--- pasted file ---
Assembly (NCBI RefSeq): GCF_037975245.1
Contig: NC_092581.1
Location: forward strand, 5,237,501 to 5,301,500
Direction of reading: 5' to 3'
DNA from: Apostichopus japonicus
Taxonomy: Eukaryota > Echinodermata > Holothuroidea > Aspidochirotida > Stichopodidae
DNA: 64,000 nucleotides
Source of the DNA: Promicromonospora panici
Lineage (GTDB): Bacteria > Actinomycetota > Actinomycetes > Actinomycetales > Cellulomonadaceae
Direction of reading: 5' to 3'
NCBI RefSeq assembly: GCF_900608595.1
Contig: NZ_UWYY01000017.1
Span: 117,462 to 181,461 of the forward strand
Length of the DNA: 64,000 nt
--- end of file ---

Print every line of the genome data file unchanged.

Assembly (NCBI RefSeq): GCF_037975245.1
Contig: NC_092581.1
Location: forward strand, 5,237,501 to 5,301,500
Direction of reading: 5' to 3'
DNA from: Apostichopus japonicus
Taxonomy: Eukaryota > Echinodermata > Holothuroidea > Aspidochirotida > Stichopodidae
DNA: 64,000 nucleotides
Source of the DNA: Promicromonospora panici
Lineage (GTDB): Bacteria > Actinomycetota > Actinomycetes > Actinomycetales > Cellulomonadaceae
Direction of reading: 5' to 3'
NCBI RefSeq assembly: GCF_900608595.1
Contig: NZ_UWYY01000017.1
Span: 117,462 to 181,461 of the forward strand
Length of the DNA: 64,000 nt